Encouraging People from Obedience to Try Working Trials

We have heard a lot of talk about declining numbers in trials, so I thought I would write a short article that might get people’s interest and maybe encourage some of our obedience friends to have a dabble at trials in the hope they get hooked! See what you think – you could even pop a copy on the table at your local dog training club.

What is the difference between Obedience and Working Trials?
Many people see, or hear about working trials but discover it is difficult to find any information about training. With the internet, these days it is easy to find facts to read, but this does not help you (the potential newcomer) to get a feel for trials and to understand the exercises and standard required.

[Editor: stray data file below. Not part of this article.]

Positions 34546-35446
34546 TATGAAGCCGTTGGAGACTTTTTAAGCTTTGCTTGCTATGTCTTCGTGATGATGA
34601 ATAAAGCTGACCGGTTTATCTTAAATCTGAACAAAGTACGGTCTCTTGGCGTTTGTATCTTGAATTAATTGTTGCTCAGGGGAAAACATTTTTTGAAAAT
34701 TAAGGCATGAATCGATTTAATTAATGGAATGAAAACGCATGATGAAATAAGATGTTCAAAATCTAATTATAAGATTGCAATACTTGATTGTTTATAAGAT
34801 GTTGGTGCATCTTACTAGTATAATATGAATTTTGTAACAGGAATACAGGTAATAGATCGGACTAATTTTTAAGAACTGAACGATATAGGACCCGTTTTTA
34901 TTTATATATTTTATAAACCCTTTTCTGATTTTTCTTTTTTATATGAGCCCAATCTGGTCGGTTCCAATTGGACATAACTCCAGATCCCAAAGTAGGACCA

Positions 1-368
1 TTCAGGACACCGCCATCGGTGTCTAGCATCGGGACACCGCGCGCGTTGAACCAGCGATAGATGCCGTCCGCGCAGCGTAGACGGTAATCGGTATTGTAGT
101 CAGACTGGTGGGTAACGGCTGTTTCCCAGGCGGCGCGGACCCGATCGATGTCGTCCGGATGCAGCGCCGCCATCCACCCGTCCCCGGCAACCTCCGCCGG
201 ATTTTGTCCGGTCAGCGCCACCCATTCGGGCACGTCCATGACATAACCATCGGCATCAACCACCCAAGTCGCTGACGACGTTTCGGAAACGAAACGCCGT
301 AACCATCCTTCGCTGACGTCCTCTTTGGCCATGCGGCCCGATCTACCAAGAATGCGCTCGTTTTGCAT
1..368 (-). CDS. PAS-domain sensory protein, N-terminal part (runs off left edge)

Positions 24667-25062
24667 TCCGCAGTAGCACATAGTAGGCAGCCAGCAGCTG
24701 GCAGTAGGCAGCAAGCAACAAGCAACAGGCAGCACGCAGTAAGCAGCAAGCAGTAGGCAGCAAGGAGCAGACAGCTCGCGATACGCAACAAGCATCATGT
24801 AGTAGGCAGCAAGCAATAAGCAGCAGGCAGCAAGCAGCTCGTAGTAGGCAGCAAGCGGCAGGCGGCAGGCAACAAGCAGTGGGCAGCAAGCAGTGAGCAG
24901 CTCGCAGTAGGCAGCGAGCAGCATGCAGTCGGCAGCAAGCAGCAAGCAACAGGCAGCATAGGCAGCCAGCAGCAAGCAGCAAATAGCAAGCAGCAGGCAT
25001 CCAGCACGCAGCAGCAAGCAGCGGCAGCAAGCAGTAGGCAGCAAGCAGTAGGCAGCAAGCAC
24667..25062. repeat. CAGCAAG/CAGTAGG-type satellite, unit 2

You may hear contradictions about trials; some people will tell you it is very difficult, whist others will say it is easy! If you compete in obedience and you just watch some trials heelwork, you could be forgiven for thinking trials is easier – but whilst heelwork is the mainstay of obedience, it is possibly the least trained exercise in working trials! A quick look at the points allocated through the classes/stakes will explain the reasoning behind this.

Heelwork marks: comparison between two disciplines
Pre-Beginners35/75Intro and CD15/100
Class A30/150 (plus A recall)WD5/200
Class B40/150 (plus recall)TD5/220
Class C60/300 (plus recall)PD5/320